On the Mend and Under the Weather

Jack and I finally got to have a dressage lesson together on Tuesday, and once he loosened up he felt beautiful, washing away all my worries about the cluster that was the previous week. We are playing around with the “dial” of a gait – taking a boring, dinky trot to something with more impulsion and even pushing into lengthening territory, but keeping the focus on him staying relaxed and swinging through his back. This has been a major challenge for us, since Jack is not an incredibly relaxed horse by nature and can get tense rather quickly.

Jack this Jan

I tend to think of Jack as a micromanaging kind of ride, and when we discussed my trainer corrected me- when you’re on him it’s not about being busy as a rider, but staying mentally focused through every step, watching his frame and his mental energy through every stride. He’s simply not a “get on and coast” sort of dude. And while that can be a little challenging, it also means that he’s good for the rider, in that it requires correct riding in order to produce good results with him.

Unlike Foster, who could get away with (and sometimes needed) a little bit of uglier riding

Unlike Jack, who seems to be feeling significantly better the last couple days, I myself am feeling rather shitty. Fully body aches, shooting pain in my R hip, and feeling sick after every meal- not my personal best really. But still, there’s riding to be done, and a show to get to this weekend. But man, what I would do for a 12 hour nap right now!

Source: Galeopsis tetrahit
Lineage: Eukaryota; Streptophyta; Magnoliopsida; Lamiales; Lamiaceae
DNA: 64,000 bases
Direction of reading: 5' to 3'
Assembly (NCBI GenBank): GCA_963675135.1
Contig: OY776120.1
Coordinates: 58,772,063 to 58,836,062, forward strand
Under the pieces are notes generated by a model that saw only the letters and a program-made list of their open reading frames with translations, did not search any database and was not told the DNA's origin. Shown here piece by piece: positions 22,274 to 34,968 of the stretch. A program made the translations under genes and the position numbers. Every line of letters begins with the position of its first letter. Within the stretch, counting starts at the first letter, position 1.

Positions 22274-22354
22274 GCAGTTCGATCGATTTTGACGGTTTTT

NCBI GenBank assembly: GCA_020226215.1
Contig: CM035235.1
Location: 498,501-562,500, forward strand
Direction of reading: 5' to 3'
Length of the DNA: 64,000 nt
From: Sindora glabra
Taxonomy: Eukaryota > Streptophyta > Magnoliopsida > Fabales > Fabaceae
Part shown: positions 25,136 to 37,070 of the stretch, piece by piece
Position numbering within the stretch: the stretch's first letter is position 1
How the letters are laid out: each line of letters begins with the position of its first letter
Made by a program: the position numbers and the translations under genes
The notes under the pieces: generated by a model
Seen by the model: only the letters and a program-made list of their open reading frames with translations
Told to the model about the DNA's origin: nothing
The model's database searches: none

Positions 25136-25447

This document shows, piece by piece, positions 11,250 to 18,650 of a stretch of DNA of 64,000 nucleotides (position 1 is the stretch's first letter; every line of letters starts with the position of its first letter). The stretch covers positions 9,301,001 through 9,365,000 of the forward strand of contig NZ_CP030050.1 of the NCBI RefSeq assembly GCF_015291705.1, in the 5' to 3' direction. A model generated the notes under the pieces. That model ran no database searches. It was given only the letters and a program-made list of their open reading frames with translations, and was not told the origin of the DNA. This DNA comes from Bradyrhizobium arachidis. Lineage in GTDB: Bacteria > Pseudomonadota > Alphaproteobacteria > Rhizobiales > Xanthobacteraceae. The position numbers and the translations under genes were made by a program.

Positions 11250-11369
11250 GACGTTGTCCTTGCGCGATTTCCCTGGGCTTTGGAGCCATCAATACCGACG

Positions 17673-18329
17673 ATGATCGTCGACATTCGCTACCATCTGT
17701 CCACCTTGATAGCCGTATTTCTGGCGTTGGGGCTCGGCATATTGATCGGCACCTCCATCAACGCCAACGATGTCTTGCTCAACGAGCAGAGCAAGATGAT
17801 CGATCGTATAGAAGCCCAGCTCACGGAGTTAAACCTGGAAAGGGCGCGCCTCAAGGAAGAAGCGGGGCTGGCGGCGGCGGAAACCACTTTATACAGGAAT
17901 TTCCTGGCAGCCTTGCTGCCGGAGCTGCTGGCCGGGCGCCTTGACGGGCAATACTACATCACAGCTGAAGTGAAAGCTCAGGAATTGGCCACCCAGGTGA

Show Recap: Longleaf Horse Trials Dressage

So, the recap of our Novice debut begins!

We arrived at the Carolina Horse Park much later than I originally had hoped for Friday evening after a day of utter chaos, but I was able to eek in our ride, which was 20 minutes free walk-medium walk transitions plus a little trot and canter, before the light ran out.

Saturday morning because of the timing I opted to do Jack’s pre-ride instead of hand walking, because it seems to settle his brain much more to have a job. So we meandered along the track of the warm up ring for a solid 10 minutes, followed by 5 min of free walk – medium walk transitions, then trot-walk transitions and a canter circle in each direction before going back in.

The pre-ride seems key for Jack, and when we went back out to the warmup ring before the actual test he felt much more relaxed. We repeated much of the routine from earlier in the day, with a focus on energy and straightness, and with him feeling ace we headed into the dressage ring.

Overall I’m thrilled with the test. He felt so relaxed that I was finally able to ask for more energy in the trot. This in itself has been a big goal, as we’ve been keeping his trot small and relaxed in the show ring to be a little risk-aversive. If we had pushed for a bigger trot before he was really relaxed, we always had moments of tension, hollowing, or breaking to the canter. This time I could put my leg on and not get an anxious tail swish or hollowing. Eventually I think I can ask for an even more forward trot, but this was a solid milestone for us.